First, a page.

The Nightmare Within

The Nightmare Within - Glen Krisch Not nearly as dark as The Darkness Within. The Nightmare Within made me think of where our dreams come from, from what part of us, and the impact that they have on our lives. Born of trauma, or of lust, or the imagination or perhaps a replay of a beautiful or painful memory---dreams can almost have a life of their own.

I found the premise of a "dream museum" very interesting. If I have one complaint, I really wish that we had gotten an exhibit by exhibit tour. You know, where you put on the headphones and you get this great narrator telling us all the good stories behind the exhibits? I would have liked to have followed more of these dreams as they roamed our world too. There is alot there, I am sure, and I wanted more. To be sure, we got to know Freakshow very well in all his nastiness.

What I loved about this book was Kevin. That kid had heart. Not a false note there. He felt real and I was very moved by his story. And that really makes a novel for me. A good main character really drives the bus and Kevin is as good a main young character as Mark Petrie in Salem's Lot, and for me, that is saying alot. His story is heartbreaking yet he is courageous through it all.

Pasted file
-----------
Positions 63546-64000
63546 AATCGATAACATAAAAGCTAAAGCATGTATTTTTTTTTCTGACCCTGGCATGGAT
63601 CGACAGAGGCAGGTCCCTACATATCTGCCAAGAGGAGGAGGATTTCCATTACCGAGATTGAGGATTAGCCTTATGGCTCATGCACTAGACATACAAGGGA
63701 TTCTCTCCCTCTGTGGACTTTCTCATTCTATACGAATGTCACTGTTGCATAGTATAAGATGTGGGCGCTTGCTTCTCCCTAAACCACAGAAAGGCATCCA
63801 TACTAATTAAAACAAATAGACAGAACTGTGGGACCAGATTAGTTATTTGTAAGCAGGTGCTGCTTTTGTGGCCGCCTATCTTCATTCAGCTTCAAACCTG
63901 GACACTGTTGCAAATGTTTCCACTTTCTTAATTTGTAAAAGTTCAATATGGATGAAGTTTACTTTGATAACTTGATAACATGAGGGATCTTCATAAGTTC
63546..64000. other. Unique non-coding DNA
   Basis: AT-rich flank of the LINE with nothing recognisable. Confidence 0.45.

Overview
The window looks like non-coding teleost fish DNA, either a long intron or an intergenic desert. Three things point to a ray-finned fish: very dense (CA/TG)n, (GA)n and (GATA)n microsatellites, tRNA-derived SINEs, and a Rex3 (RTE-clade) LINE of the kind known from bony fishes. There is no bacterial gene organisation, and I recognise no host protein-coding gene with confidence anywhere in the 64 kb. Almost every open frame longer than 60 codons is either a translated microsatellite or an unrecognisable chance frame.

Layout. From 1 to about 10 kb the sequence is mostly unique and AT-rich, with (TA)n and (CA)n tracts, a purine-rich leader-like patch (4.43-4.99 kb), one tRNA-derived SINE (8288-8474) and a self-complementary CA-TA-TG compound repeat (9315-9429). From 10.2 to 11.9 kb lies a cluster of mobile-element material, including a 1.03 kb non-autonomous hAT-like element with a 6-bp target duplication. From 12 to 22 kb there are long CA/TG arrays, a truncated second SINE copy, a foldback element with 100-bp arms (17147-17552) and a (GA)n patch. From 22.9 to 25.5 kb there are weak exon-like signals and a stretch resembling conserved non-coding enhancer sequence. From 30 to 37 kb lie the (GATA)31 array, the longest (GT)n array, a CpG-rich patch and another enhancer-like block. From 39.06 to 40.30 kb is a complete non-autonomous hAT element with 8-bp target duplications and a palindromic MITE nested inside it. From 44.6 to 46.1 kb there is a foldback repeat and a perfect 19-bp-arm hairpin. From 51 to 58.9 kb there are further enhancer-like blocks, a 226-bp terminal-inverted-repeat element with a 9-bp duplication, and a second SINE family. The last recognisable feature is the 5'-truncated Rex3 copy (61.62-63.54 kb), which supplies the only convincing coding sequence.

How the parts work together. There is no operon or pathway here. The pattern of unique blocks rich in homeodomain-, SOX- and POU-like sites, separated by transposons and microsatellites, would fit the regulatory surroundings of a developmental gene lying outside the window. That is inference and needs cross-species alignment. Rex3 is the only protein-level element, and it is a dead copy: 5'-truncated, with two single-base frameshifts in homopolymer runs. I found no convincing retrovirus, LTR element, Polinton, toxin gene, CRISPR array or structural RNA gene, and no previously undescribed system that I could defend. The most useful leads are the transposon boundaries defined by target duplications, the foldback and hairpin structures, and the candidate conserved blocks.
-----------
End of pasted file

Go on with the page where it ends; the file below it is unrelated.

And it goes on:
Kirsch also drops some really good surprises in the last 20 or so pages of the book. I mean good in that when the surprise is unveiled and you nod your head and smile because all the clues were there. Sophie's story in particular was really well done. In fact I was very satisfied with the resolution of all of the story lines and that is actually rare for me. Whether the resolution was dark and destructive, or tender and heartwarming, Kirsch knows his characters and he isn't afraid to let them be themselves.